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Zipper injuries frequently occur to the foreskin, the skin of the penis, and the scrotum. Zipper injuries result in entrapment of tissue when the zipper is opened or closed. It primarily occurs in uncircumcised young boys, intoxicated adults, the mentally handicapped, males not wearing underwear, and elderly men suffering from movement or cognitive disorders. The most common type of zipper entrapment compresses the skin between the sliding piece and the teeth of the zipper. Another type of entrapment involves the skin between the teeth of the zipper after the sliding piece has moved beyond the area.1,2 Multiple methods to extract the entrapped skin have been reported.1–11 These methods range from manipulation to tooth-by-tooth extraction to circumcision. Treatment should be guided by the type of entrapment.1 Removal of the zipper can be performed quickly using simple tools to extract the entrapped tissue and thus prevent secondary injury.

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The zipper is a simple device that is used daily by millions of people (Figure 131-1). It consists of a sliding piece that moves in two directions. The sliding piece is composed of a front and back plate connected by the median bar.5 The median bar is usually located at the top of the sliding piece. A finger grip is attached to the front plate of the sliding piece and functions as a handle to move the sliding piece. The teeth are two opposing sets of rectangular metal or plastic pieces attached to fabric to keep them aligned. Moving the sliding piece across an open zipper will interlock the teeth and close the zipper. Reversing the sliding piece direction will unlock the teeth and open the zipper.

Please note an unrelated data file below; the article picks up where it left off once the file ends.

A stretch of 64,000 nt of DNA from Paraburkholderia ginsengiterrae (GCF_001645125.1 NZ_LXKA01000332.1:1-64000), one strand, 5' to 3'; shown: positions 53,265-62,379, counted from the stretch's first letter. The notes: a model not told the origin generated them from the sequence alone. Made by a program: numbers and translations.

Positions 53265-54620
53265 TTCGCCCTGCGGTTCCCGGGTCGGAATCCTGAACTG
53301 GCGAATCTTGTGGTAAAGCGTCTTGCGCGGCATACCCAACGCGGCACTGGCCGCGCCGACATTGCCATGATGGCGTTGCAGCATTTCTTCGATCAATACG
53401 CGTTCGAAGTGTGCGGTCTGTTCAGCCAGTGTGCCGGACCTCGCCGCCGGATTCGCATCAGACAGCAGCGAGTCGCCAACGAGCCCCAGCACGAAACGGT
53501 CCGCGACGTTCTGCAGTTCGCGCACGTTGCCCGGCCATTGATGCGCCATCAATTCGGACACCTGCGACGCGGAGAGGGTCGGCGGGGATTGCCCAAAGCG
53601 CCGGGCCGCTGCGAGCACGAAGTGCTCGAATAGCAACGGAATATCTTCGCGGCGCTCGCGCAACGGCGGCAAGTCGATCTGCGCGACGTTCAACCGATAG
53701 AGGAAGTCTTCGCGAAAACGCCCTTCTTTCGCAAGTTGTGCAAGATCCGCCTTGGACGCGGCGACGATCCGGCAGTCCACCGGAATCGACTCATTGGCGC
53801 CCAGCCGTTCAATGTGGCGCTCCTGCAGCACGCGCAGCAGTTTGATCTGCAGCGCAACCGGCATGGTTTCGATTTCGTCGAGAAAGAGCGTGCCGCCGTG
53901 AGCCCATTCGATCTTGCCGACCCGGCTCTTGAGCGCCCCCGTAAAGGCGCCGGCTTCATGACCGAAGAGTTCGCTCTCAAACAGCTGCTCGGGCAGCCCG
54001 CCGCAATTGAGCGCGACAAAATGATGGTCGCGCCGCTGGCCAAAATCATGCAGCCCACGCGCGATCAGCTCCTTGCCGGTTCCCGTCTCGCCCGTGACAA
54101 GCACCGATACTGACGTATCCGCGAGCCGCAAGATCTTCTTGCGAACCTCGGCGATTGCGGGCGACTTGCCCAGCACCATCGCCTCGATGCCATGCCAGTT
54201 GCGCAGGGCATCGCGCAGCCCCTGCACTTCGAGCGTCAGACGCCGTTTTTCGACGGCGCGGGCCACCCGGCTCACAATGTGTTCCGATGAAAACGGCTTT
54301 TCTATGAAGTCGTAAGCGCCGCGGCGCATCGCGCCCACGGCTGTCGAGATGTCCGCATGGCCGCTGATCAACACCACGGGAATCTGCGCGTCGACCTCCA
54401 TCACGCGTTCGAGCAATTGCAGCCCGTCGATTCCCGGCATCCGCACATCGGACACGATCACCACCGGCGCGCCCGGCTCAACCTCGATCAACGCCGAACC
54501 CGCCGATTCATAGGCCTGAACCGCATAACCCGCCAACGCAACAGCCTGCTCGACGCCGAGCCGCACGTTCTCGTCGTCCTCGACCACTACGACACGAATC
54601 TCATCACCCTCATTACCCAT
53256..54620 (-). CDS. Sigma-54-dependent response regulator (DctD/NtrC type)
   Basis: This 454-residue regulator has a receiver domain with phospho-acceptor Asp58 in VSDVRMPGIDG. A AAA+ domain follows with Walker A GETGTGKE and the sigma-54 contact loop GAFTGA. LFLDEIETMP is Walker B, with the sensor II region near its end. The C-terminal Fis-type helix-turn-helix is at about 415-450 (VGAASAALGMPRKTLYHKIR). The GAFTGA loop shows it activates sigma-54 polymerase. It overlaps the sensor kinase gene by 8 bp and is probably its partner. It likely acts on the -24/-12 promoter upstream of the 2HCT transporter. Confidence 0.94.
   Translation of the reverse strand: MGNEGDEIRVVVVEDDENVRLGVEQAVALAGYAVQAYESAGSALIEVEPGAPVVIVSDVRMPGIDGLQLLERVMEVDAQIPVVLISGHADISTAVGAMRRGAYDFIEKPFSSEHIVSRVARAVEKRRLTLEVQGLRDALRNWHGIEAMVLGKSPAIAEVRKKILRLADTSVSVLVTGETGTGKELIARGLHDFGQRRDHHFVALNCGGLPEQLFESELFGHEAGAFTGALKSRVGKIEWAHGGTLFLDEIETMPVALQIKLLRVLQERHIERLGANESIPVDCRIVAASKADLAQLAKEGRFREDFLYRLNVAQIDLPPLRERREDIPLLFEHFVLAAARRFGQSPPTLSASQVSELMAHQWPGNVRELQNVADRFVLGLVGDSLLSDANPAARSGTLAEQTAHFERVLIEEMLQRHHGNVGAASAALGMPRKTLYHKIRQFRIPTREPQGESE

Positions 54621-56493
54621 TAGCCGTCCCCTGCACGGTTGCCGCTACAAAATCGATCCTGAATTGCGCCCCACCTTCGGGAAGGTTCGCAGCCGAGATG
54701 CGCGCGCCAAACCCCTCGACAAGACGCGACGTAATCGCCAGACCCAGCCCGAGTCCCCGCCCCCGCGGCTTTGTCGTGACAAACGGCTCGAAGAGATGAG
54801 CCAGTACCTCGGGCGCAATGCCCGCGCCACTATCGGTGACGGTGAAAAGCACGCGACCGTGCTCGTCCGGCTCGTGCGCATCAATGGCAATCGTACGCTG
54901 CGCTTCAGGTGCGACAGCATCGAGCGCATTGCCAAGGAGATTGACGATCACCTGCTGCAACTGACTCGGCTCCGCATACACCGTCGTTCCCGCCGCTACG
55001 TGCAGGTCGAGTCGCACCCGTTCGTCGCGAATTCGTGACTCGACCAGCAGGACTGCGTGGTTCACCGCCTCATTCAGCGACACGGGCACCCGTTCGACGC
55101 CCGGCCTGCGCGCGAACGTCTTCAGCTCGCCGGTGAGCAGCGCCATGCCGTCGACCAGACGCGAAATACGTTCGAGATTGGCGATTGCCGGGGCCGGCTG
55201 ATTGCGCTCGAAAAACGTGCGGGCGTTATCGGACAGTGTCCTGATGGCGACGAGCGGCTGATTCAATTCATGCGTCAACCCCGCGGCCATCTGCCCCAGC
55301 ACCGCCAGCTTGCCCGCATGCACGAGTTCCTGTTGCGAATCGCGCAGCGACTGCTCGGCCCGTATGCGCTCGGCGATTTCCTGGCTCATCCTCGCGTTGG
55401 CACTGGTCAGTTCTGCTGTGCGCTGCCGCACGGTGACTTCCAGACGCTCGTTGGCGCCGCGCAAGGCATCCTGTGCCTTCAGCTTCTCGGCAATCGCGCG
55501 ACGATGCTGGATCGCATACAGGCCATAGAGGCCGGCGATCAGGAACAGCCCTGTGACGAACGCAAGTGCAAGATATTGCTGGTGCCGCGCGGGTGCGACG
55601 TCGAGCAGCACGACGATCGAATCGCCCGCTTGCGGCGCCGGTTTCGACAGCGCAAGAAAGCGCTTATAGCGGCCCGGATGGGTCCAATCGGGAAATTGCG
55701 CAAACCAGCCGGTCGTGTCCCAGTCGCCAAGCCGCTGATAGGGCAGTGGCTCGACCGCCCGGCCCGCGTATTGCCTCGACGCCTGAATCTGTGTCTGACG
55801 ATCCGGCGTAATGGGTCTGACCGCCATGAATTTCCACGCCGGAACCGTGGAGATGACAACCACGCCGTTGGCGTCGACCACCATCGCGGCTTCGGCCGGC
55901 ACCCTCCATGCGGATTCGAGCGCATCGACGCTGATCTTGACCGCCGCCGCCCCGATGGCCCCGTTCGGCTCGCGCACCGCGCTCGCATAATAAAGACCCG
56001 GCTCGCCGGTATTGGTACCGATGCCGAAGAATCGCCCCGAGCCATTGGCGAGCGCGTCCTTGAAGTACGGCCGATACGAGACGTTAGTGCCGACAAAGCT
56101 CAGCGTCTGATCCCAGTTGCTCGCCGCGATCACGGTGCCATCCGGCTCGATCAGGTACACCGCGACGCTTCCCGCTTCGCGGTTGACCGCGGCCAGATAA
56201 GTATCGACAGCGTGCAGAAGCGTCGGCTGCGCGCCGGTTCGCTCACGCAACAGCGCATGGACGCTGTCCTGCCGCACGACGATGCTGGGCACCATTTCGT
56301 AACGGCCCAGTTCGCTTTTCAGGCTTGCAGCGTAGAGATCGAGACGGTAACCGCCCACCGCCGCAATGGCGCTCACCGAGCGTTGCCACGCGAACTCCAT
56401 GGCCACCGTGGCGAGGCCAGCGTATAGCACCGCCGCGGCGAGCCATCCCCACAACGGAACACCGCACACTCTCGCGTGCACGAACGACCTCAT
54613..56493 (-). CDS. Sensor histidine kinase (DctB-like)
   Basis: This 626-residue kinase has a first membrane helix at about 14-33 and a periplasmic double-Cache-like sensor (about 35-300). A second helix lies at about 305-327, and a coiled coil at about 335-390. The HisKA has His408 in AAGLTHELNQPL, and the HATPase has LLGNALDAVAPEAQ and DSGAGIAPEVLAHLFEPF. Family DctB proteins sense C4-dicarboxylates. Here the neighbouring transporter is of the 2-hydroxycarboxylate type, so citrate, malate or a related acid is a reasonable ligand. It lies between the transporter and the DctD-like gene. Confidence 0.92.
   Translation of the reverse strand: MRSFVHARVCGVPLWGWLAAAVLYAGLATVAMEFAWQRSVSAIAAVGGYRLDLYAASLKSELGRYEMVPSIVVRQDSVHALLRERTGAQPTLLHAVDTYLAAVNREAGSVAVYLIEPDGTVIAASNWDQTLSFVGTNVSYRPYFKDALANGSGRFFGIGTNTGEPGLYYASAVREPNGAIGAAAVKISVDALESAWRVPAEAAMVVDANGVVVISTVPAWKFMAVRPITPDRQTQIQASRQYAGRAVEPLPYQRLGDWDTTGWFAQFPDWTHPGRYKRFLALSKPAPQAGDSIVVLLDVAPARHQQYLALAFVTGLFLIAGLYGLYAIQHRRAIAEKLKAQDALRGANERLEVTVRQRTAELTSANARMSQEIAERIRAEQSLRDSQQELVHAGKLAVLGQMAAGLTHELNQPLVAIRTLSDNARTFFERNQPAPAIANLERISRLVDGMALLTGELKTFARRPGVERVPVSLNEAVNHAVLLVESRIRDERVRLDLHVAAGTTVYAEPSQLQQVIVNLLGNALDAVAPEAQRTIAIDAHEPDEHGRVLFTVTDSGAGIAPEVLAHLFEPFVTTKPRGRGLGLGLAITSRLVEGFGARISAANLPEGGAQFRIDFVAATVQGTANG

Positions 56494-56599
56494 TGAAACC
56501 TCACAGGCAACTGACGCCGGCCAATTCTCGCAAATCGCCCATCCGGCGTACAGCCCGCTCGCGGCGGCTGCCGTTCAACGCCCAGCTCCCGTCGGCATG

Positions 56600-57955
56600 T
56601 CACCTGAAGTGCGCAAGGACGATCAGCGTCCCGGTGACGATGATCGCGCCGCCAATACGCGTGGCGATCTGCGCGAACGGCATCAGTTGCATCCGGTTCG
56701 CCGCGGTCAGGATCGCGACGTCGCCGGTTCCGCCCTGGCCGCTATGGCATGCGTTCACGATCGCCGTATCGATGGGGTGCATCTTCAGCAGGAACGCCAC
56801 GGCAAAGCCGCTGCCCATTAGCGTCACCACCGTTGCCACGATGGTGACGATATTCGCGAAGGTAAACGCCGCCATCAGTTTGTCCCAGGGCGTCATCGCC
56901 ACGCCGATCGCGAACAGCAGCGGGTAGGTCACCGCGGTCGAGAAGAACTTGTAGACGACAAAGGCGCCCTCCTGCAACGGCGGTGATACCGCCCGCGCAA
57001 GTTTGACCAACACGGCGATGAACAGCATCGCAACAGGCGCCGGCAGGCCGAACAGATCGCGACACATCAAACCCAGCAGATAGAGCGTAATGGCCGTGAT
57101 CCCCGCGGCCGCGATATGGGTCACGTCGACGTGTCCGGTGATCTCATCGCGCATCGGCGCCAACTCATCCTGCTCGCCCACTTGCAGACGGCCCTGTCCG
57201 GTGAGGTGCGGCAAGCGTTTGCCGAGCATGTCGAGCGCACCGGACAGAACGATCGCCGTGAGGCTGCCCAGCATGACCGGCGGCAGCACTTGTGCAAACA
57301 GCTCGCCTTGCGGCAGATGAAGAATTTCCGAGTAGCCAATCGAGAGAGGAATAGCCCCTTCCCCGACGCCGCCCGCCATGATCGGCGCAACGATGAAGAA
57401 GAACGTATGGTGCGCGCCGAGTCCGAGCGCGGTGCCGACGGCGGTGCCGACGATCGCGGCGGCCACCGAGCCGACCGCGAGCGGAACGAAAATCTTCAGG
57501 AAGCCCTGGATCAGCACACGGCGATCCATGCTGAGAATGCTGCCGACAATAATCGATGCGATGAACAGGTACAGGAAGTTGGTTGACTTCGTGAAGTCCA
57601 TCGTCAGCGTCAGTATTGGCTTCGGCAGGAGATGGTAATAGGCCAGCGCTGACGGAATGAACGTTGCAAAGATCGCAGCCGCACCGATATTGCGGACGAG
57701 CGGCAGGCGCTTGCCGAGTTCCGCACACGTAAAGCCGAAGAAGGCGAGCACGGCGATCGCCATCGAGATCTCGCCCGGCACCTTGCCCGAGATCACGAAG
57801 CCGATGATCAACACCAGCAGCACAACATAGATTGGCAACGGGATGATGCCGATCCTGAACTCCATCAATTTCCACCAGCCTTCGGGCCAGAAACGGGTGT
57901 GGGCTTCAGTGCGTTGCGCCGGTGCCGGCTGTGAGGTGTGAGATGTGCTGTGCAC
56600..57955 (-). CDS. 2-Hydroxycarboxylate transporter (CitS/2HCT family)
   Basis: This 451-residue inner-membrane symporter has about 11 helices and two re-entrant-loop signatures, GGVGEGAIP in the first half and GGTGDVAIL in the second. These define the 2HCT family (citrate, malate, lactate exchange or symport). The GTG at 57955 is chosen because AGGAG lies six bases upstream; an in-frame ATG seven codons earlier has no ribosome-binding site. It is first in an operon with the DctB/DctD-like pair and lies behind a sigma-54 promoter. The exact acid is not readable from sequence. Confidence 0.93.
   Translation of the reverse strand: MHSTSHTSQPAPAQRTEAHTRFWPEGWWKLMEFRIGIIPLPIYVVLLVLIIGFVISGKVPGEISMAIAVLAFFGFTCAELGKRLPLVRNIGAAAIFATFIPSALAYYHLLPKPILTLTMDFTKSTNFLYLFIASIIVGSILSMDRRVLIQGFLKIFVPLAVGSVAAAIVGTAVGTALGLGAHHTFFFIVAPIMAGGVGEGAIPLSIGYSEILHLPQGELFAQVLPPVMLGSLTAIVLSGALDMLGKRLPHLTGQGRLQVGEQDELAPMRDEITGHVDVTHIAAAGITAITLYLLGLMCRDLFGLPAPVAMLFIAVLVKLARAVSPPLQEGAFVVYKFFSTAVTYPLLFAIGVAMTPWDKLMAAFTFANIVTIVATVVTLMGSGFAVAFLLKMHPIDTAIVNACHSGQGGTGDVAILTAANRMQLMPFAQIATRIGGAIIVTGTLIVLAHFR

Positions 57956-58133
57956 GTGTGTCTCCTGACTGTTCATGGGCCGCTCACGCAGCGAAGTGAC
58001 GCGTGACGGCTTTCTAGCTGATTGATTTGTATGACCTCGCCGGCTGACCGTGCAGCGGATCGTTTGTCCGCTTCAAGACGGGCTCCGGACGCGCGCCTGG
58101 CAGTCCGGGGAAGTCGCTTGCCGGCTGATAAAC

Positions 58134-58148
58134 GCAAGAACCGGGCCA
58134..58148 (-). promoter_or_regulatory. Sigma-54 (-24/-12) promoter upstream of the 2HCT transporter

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Although any skin can become entrapped in a zipper, it primarily occurs to the foreskin, penis, and scrotum. Entrapment often occurs in those who are in a rush to get dressed, not wearing underwear, intoxicated, or in a rush to zip up their pants. Zipper injuries are extremely painful. Patients are often unable to relieve the entrapment themselves and present to the Emergency Department for relief. Because this is an embarrassing injury, patients often present after several attempts at self-extraction and a few hours after the injury. The self-extraction attempts and delay to presentation often result in significant edema that can complicate the removal of the entrapped skin.

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Skin entrapped between the sliding piece and teeth or between the teeth of the zipper must be extricated. The skin should be extricated as soon as possible to minimize edema and prevent necrosis.

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There are no absolute contraindications to the removal of a zipper, the slider, or the teeth from an entrapped piece of skin. A Urologist should be consulted after releasing the entrapment in cases of significant edema, skin necrosis, urethral involvement, or ...

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